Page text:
Cloud and Complexity in IT

Companies are moving to the cloud for speed and agility. But many find they are not moving fast enough to reap the promised benefits.

It’s an old story by now—the cloud is the computing of the future. What has become evident in recent years, however, is cloud has established itself as the computing of the present—and the agile IT architecture it has enabled is critical to any organization’s efforts to increase efficiency and business resilience. In other words, transitioning IT capabilities to the cloud is seen as an (if not the) critical success factor to realizing digital transformation goals. An MIT Technology Review Insights survey has found that while an overwhelming majority of technology decision-makers are using the cloud to operate with more speed and agility, many believe they are not moving fast enough to achieve those benefits. Here are the main findings: 

Companies are looking to the cloud for speed and agility. Nine out of 10 respondents say they are trying to move their infrastructure to the cloud to run as quickly and nimbly as their business objectives require. Two interdependent drivers—scaling up infrastructure quickly and increasing business agility and speed to market—were cited as the top cloud adoption drivers by respondents. In reimagining their customer engagement models, forward-thinking insurance executives have identified ecosystems as essential to future success.

Migration schedules are challenged by complex integration. While respondents want to use the cloud to enable more responsive operations, nearly half, or 47%, of surveyed executives believe their organizations are not moving to the cloud on schedule. Most of those have found migrating workloads, data, and operational processes more difficult than anticipated. Another layer of complexity: integrating a tangle of on-premises and cloud systems and cloud applications. Moving to the cloud, while offering a step-change in the cost and capability of IT resources, is not a simple process.

The bottom line is that insurers may need to become more digital, efficient, and agile if they are to find new revenue streams, boost customer engagement, achieve sustainable profitability, and generate higher returns on equity. Incremental enhancements in disparate parts of the business or traditional approaches to cost-cutting are not likely to work. In fact, for the top 10 auto insurers, expense ratios are at their lowest level in a decade – according to S&P Market Intelligence¹ -, suggesting that further cost-cutting won’t be enough to expand growth. Still, most insurers have been reluctant to invest in large-scale transformation, partly due to past change initiatives that failed to deliver the expected results.

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The approaches to modern architecture are diverse. There is tremendous diversity in the technology and tools that organizations are deploying to modernize their IT capabilities: roughly half of respondents indicate they are deploying application programming interfaces (APIs), containers, or serverless architecture. Microservices are also fairly widely used, and adopting multiple technologies is the norm—the average respondent indicates their organization is adopting or planning to adopt at least two technologies. Organizations are adopting multiple approaches to modernizing IT infrastructure because cloud migration requires a radical reorganization of infrastructure and development teams, processes, and resources. They need to be reworked into a continuous integration, architecture, and delivery process, through which new capabilities are constantly deployed, evaluated, and refined.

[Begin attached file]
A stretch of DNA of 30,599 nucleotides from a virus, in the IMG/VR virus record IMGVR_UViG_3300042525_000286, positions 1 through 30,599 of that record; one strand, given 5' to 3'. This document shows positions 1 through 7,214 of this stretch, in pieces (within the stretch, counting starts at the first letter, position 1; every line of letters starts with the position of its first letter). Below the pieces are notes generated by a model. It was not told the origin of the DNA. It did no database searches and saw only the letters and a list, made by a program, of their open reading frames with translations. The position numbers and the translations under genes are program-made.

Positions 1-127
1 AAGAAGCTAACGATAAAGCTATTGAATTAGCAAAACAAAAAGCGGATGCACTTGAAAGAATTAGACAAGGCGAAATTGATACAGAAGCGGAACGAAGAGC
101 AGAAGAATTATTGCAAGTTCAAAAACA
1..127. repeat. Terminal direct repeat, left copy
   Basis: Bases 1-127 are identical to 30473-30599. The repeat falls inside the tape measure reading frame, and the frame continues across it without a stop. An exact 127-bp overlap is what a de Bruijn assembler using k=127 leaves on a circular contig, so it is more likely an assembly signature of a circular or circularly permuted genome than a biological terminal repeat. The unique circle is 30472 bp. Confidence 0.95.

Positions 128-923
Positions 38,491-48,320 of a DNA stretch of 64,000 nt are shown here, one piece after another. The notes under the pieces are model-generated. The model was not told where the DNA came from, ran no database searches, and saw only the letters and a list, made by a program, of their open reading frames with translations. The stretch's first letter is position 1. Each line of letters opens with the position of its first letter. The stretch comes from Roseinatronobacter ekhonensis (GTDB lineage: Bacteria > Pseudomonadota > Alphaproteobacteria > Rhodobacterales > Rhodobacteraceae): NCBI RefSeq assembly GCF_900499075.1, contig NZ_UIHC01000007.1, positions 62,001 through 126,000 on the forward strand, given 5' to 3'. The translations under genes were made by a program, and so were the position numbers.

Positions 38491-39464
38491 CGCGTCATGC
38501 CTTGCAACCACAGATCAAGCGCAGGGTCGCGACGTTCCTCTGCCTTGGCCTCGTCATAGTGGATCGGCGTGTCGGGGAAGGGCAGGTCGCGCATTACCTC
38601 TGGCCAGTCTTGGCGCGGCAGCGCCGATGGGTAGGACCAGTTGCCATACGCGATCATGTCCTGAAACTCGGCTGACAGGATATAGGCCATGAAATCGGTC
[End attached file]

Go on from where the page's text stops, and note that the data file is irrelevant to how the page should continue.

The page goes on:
Collaboration is an important part of the digitally transformed organization. With technical transformation comes operational and organizational change. More than three-quarters of the survey’s respondents believe that better cross-organizational collaboration is the greatest capability enabled by their digital transformation efforts.  

The inevitiabilty of cloud migrations

Moving workloads to the cloud has become common practice for organizations seeking to achieve enhanced performance and cost efficiencies. Only 8% of survey respondents indicate they have not yet begun to transition to the cloud. “The cloud is one of the major areas of modernization within IT infrastructure today,” says Ed Bednar, an associate director at the global consultancy Deloitte who leads the company’s cloud infrastructure efforts. Cloud computing lets any company do what previously only tech giants could do, he says. “It democratizes access to infrastructure—infrastructure that is highly scalable and secure—and allows service providers to operate their data centers and the infrastructure that they run wildly effectively, in terms of costs.”

Within insurance, ecosystem-based models typically enable interactions across the value chain by leveraging a differentiated infrastructure to allow for better service offerings, richer customer interactions, and higher rates of automation. Typically, insurers benefit from ecosystems via:


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Many legacy tools are really not meant for the type of cloud tools that are available.  So companies have to think about moving to a whole new type of infrastructure to enable fresh capabilities.  The answer for most is an API-based approach.  The benefits can be many including overcoming the need to constantly worry about business rules, security, and data collection processes.

In an API-based approach, the business rules, related data, and compliance requirements are embedded into the collaboration between teams and external partners enabled by the new architecture. 

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